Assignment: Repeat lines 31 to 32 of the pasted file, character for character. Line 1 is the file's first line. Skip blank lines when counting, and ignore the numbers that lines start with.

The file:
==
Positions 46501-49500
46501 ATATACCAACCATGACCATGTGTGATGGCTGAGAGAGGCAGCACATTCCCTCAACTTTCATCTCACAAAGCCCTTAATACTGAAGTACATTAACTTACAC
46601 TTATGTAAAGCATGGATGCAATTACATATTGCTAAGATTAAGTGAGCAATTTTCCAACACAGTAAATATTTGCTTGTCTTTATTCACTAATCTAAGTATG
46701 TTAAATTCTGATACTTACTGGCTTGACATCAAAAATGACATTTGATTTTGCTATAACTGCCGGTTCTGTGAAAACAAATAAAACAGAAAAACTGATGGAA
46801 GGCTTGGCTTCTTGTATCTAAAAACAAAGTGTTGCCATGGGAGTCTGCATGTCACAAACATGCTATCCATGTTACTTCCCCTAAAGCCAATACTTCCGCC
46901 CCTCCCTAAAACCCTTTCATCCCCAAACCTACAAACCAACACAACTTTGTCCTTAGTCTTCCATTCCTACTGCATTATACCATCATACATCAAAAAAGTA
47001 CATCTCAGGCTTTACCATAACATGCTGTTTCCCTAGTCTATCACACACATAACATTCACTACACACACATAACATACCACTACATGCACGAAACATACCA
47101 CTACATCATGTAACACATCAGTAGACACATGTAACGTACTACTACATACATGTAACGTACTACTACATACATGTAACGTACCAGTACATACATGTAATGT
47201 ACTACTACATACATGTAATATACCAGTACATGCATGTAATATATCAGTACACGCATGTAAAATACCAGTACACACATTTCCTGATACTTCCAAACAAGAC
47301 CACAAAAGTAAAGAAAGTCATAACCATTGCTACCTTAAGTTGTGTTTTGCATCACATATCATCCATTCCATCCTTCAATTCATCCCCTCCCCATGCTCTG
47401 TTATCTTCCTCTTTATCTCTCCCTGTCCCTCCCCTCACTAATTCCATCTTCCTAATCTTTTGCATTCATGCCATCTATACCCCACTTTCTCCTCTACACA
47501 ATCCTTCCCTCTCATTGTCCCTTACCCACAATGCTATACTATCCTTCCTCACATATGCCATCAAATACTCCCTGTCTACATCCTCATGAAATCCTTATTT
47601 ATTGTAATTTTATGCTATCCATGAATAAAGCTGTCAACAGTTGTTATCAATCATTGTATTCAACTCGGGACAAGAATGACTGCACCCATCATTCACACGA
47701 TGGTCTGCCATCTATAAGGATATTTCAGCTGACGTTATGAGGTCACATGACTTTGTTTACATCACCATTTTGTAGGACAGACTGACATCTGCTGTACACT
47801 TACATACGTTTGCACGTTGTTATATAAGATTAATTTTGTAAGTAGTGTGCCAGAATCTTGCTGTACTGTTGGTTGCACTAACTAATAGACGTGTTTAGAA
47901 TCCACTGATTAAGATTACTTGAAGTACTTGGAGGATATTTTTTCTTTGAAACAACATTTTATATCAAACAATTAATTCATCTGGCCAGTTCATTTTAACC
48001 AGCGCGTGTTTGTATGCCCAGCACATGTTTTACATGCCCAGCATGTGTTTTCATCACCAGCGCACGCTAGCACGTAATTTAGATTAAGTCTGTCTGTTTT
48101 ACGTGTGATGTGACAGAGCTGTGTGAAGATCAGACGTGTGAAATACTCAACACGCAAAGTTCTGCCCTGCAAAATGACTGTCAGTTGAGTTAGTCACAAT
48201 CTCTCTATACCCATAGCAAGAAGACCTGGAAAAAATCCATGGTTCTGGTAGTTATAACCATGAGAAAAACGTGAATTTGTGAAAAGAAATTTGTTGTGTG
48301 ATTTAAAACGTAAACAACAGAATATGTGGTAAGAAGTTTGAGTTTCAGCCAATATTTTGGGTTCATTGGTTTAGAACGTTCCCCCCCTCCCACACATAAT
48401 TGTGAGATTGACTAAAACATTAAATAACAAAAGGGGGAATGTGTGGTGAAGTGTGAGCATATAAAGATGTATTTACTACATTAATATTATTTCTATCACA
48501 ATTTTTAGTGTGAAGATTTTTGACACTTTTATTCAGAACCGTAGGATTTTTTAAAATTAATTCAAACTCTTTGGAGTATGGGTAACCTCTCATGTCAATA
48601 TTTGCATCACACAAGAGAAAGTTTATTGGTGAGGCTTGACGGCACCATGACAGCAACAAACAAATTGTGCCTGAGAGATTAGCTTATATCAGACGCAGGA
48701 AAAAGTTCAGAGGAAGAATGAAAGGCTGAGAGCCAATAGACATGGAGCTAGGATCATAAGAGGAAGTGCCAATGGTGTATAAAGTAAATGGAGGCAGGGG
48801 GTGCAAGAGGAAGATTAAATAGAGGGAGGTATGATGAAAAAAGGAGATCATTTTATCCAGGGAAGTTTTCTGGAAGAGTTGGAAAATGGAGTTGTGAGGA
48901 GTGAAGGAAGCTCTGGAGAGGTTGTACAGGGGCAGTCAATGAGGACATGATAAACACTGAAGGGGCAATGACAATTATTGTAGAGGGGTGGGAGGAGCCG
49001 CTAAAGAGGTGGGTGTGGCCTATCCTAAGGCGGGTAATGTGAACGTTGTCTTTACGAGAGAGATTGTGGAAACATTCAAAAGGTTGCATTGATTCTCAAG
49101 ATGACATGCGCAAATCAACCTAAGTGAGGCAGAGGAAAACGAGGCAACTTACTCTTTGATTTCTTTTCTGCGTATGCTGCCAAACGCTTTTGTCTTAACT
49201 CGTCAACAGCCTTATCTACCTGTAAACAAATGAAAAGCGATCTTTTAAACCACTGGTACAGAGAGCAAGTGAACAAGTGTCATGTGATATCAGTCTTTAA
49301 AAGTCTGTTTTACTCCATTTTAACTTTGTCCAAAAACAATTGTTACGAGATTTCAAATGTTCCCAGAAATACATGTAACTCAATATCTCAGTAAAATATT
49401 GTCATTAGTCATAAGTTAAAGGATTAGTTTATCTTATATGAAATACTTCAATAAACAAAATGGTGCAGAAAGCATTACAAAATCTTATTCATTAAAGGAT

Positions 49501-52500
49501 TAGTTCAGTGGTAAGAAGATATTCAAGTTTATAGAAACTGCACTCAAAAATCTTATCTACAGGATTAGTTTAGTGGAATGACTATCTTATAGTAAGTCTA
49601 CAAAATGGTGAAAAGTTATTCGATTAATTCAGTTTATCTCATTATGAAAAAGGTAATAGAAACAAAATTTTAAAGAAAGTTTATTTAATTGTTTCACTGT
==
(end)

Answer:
49401 GTCATTAGTCATAAGTTAAAGGATTAGTTTATCTTATATGAAATACTTCAATAAACAAAATGGTGCAGAAAGCATTACAAAATCTTATTCATTAAAGGAT

Positions 49501-52500